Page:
Muscle-specific knockout of general control of amino acid synthesis 5 (GCN5) does not enhance basal or endurance exercise-induced mitochondrial adaptation

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Muscle-specific knockout of general control of amino acid synthesis 5 (GCN5) does not enhance basal or endurance exercise-induced mitochondrial adaptation. / Dent, Jessica R.; Martins, Vitor F.; Svensson, Kristoffer; Labarge, Samuel A.; Schlenk, Noah C.; Esparza, Mary C.; Buckner, Elisa H.; Meyer, Gretchen A.; Hamilton, D. Lee.; Schenk, Simon; Philp, Andrew.

In: Molecular metabolism, Vol. 6, No. 12, 01.12.2017, p. 1574-1584.

Research output: Contribution to journalArticlepeer-review

Harvard

Dent, JR, Martins, VF, Svensson, K, Labarge, SA, Schlenk, NC, Esparza, MC, Buckner, EH, Meyer, GA, Hamilton, DL, Schenk, S & Philp, A 2017, 'Muscle-specific knockout of general control of amino acid synthesis 5 (GCN5) does not enhance basal or endurance exercise-induced mitochondrial adaptation', Molecular metabolism, vol. 6, no. 12, pp. 1574-1584. https://doi.org/10.1016/j.molmet.2017.10.004

APA

Dent, J. R., Martins, V. F., Svensson, K., Labarge, S. A., Schlenk, N. C., Esparza, M. C., Buckner, E. H., Meyer, G. A., Hamilton, D. L., Schenk, S., & Philp, A. (2017). Muscle-specific knockout of general control of amino acid synthesis 5 (GCN5) does not enhance basal or endurance exercise-induced mitochondrial adaptation. Molecular metabolism, 6(12), 1574-1584. https://doi.org/10.1016/j.molmet.2017.10.004

Vancouver

Author

Dent, Jessica R. ; Martins, Vitor F. ; Svensson, Kristoffer ; Labarge, Samuel A. ; Schlenk, Noah C. ; Esparza, Mary C. ; Buckner, Elisa H. ; Meyer, Gretchen A. ; Hamilton, D. Lee. ; Schenk, Simon ; Philp, Andrew. / Muscle-specific knockout of general control of amino acid synthesis 5 (GCN5) does not enhance basal or endurance exercise-induced mitochondrial adaptation. In: Molecular metabolism. 2017 ; Vol. 6, No. 12. pp. 1574-1584.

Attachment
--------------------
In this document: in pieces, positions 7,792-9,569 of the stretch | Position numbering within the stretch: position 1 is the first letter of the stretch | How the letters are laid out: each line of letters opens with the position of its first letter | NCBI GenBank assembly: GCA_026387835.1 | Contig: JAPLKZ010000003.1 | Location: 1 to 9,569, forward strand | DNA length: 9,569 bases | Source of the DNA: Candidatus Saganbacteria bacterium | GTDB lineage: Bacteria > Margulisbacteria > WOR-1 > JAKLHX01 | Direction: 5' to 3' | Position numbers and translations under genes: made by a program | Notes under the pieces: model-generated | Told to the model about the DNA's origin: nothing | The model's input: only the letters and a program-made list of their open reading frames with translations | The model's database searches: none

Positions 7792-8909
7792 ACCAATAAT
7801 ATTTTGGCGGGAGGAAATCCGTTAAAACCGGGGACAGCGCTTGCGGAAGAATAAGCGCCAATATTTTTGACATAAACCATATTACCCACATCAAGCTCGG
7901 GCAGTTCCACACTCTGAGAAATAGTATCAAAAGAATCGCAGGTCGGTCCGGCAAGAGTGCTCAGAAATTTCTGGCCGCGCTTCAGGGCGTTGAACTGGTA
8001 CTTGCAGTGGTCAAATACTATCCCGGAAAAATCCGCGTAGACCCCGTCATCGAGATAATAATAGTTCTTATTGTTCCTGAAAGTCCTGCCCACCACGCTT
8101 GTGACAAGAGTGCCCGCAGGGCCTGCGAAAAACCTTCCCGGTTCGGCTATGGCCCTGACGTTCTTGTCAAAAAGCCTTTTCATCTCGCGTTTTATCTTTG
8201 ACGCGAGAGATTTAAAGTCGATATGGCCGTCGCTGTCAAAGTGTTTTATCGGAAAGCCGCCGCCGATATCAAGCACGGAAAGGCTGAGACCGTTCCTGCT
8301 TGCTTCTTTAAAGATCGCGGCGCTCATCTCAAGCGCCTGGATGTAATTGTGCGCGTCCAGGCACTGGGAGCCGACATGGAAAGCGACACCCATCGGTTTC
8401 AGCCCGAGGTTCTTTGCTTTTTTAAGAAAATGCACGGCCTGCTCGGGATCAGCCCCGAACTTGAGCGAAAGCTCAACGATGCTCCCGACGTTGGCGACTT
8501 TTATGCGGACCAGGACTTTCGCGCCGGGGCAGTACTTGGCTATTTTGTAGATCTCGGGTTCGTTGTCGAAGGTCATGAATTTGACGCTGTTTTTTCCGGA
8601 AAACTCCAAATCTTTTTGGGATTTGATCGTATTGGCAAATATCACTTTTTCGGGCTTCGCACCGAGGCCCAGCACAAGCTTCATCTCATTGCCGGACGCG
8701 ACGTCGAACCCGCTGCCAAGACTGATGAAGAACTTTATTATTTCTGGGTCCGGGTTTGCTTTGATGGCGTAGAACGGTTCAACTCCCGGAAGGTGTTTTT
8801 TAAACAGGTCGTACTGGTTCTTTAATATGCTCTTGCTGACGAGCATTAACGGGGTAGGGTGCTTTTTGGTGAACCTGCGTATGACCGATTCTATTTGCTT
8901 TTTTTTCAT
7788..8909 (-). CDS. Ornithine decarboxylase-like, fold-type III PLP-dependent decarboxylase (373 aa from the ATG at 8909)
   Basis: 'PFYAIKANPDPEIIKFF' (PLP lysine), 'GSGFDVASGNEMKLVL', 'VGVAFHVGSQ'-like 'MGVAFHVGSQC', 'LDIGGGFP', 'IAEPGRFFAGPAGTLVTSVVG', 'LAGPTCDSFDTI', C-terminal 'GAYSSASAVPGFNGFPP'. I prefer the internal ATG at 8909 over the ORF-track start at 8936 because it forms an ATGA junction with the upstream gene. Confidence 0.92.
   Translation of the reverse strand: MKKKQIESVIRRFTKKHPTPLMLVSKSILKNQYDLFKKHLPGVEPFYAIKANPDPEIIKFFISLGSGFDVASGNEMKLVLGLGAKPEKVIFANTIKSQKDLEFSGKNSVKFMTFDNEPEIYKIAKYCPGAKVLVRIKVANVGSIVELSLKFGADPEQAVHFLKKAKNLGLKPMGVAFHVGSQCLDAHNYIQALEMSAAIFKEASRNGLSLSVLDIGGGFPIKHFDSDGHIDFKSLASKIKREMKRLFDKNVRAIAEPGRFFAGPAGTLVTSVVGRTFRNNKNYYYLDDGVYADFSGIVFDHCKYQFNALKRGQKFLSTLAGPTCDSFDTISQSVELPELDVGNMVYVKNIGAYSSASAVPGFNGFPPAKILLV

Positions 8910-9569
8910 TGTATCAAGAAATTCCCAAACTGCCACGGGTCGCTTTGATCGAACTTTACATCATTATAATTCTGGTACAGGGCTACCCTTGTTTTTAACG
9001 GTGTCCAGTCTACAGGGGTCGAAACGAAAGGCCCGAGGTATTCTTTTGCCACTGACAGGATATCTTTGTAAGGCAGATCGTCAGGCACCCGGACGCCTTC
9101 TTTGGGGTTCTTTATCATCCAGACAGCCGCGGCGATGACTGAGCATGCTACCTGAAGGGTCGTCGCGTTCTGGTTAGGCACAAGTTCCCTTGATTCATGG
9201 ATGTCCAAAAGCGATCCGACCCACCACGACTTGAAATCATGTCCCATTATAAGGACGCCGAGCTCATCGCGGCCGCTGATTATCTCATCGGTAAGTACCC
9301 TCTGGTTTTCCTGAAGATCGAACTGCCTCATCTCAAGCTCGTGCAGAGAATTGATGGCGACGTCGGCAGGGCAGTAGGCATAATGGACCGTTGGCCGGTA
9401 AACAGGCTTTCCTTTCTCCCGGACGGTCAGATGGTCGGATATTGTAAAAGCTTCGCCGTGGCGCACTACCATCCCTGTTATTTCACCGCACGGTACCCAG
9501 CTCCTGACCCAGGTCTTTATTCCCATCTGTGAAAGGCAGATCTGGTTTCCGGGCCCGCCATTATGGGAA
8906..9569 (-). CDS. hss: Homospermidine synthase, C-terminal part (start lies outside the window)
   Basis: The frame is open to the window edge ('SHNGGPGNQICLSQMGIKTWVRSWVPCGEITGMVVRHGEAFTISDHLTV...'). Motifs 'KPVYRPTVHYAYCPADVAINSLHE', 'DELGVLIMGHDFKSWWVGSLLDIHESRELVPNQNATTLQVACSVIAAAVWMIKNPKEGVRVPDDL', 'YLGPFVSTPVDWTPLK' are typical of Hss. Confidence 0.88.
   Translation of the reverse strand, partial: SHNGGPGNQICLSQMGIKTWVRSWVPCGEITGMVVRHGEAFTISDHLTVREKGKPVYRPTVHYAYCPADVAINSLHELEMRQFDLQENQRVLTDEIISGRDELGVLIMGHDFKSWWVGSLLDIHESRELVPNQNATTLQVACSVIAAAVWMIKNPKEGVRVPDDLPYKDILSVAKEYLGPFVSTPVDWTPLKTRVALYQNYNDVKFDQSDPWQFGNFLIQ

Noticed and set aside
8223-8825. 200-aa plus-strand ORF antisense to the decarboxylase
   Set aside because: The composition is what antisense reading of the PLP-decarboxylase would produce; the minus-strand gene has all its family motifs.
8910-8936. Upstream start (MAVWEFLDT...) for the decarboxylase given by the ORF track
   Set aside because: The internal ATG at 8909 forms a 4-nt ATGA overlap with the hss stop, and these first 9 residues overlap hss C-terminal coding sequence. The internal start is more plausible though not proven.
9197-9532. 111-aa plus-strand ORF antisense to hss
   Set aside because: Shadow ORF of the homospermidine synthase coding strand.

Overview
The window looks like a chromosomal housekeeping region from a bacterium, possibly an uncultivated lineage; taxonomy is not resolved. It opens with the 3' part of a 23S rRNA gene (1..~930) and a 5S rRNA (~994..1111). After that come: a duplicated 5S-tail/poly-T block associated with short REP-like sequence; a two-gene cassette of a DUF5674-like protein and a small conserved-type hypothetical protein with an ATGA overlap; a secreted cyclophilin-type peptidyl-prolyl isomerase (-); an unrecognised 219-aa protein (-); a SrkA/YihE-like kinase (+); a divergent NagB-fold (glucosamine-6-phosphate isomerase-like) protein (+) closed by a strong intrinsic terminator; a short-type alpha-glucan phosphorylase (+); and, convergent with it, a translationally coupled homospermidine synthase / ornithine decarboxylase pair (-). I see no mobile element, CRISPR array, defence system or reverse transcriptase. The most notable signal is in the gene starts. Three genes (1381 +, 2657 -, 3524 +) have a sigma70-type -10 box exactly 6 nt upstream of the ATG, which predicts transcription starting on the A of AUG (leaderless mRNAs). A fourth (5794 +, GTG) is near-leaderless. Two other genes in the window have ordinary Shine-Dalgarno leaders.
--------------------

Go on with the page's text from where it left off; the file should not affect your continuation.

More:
Bibtex

@article{1b401472612b4d97a699b29e224f3039,
title = "Muscle-specific knockout of general control of amino acid synthesis 5 (GCN5) does not enhance basal or endurance exercise-induced mitochondrial adaptation",
abstract = "Objective: Lysine acetylation is an important post-translational modification that regulates metabolic function in skeletal muscle. The acetyltransferase, general control of amino acid synthesis 5 (GCN5), has been proposed as a regulator of mitochondrial biogenesis via its inhibitory action on peroxisome proliferator activated receptor-γ coactivator-1α (PGC-1α). However, the specific contribution of GCN5 to skeletal muscle metabolism and mitochondrial adaptations to endurance exercise in vivo remain to be defined. We aimed to determine whether loss of GCN5 in skeletal muscle enhances mitochondrial density and function, and the adaptive response to endurance exercise training.Methods: We used Cre-LoxP methodology to generate mice with muscle-specific knockout of GCN5 (mKO) and floxed, wildtype (WT) littermates. We measured whole-body energy expenditure, as well as markers of mitochondrial density, biogenesis, and function in skeletal muscle from sedentary mice, and mice that performed 20 days of voluntary endurance exercise training.Results: Despite successful knockdown of GCN5 activity in skeletal muscle of mKO mice, whole-body energy expenditure as well as skeletal muscle mitochondrial abundance and maximal respiratory capacity were comparable between mKO and WT mice. Further, there were no genotype differences in endurance exercise-mediated mitochondrial biogenesis or increases in PGC-1α protein content.Conclusion: These results demonstrate that loss of GCN5 in vivo does not promote metabolic remodeling in mouse skeletal muscle.",
keywords = "acetylation , GCN5 , mitochondria , SIRT1 , deacetylase , PGC-1α",
author = "Dent, {Jessica R.} and Martins, {Vitor F.} and Kristoffer Svensson and Labarge, {Samuel A.} and Schlenk, {Noah C.} and Esparza, {Mary C.} and Buckner, {Elisa H.} and Meyer, {Gretchen A.} and Hamilton, {D. Lee.} and Simon Schenk and Andrew Philp",
year = "2017",